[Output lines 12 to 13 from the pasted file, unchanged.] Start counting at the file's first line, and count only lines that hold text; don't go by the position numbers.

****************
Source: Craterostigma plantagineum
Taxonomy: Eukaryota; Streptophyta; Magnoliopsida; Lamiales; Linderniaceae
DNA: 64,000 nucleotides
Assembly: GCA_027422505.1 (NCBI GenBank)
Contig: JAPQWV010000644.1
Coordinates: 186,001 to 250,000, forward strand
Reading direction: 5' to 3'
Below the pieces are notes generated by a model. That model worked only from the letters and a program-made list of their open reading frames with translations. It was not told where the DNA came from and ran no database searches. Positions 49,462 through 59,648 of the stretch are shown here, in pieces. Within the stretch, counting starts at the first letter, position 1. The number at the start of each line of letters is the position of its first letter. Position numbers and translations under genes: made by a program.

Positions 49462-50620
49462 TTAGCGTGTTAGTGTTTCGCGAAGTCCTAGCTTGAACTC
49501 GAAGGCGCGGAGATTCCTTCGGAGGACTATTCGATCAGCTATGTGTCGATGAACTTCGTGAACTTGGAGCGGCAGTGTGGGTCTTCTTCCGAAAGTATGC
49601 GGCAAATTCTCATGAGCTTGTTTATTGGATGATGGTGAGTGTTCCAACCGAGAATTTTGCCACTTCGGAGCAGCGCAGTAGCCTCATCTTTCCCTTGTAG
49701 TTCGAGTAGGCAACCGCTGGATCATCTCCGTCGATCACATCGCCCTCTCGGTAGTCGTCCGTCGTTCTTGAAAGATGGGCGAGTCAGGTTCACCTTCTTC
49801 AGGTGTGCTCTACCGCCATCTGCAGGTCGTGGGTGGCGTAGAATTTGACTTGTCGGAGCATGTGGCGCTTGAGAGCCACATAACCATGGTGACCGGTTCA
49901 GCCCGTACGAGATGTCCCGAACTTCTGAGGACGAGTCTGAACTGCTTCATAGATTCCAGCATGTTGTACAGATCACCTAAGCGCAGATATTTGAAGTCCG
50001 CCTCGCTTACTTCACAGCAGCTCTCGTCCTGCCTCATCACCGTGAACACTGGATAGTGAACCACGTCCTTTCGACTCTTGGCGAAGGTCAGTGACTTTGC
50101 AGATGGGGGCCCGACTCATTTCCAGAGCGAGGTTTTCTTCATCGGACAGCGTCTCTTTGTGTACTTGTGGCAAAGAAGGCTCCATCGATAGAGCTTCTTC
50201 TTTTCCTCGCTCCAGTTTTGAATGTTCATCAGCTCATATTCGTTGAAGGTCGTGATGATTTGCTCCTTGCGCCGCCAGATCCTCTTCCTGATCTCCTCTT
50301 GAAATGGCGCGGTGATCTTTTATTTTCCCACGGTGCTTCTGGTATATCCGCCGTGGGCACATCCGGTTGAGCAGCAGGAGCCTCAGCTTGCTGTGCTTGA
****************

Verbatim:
49601 GGCAAATTCTCATGAGCTTGTTTATTGGATGATGGTGAGTGTTCCAACCGAGAATTTTGCCACTTCGGAGCAGCGCAGTAGCCTCATCTTTCCCTTGTAG
49701 TTCGAGTAGGCAACCGCTGGATCATCTCCGTCGATCACATCGCCCTCTCGGTAGTCGTCCGTCGTTCTTGAAAGATGGGCGAGTCAGGTTCACCTTCTTC